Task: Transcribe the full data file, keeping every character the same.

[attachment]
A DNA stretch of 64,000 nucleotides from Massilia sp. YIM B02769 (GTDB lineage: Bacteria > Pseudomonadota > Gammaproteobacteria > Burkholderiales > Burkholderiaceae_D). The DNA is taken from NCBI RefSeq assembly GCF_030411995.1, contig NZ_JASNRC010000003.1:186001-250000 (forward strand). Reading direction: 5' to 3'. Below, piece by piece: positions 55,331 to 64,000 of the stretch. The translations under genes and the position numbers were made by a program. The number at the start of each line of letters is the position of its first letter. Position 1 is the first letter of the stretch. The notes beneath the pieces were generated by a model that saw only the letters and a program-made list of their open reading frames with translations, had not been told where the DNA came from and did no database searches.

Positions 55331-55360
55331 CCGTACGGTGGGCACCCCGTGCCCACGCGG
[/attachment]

A DNA stretch of 64,000 nucleotides from Massilia sp. YIM B02769 (GTDB lineage: Bacteria > Pseudomonadota > Gammaproteobacteria > Burkholderiales > Burkholderiaceae_D). The DNA is taken from NCBI RefSeq assembly GCF_030411995.1, contig NZ_JASNRC010000003.1:186001-250000 (forward strand). Reading direction: 5' to 3'. Below, piece by piece: positions 55,331 to 64,000 of the stretch. The translations under genes and the position numbers were made by a program. The number at the start of each line of letters is the position of its first letter. Position 1 is the first letter of the stretch. The notes beneath the pieces were generated by a model that saw only the letters and a program-made list of their open reading frames with translations, had not been told where the DNA came from and did no database searches.

Positions 55331-55360
55331 CCGTACGGTGGGCACCCCGTGCCCACGCGG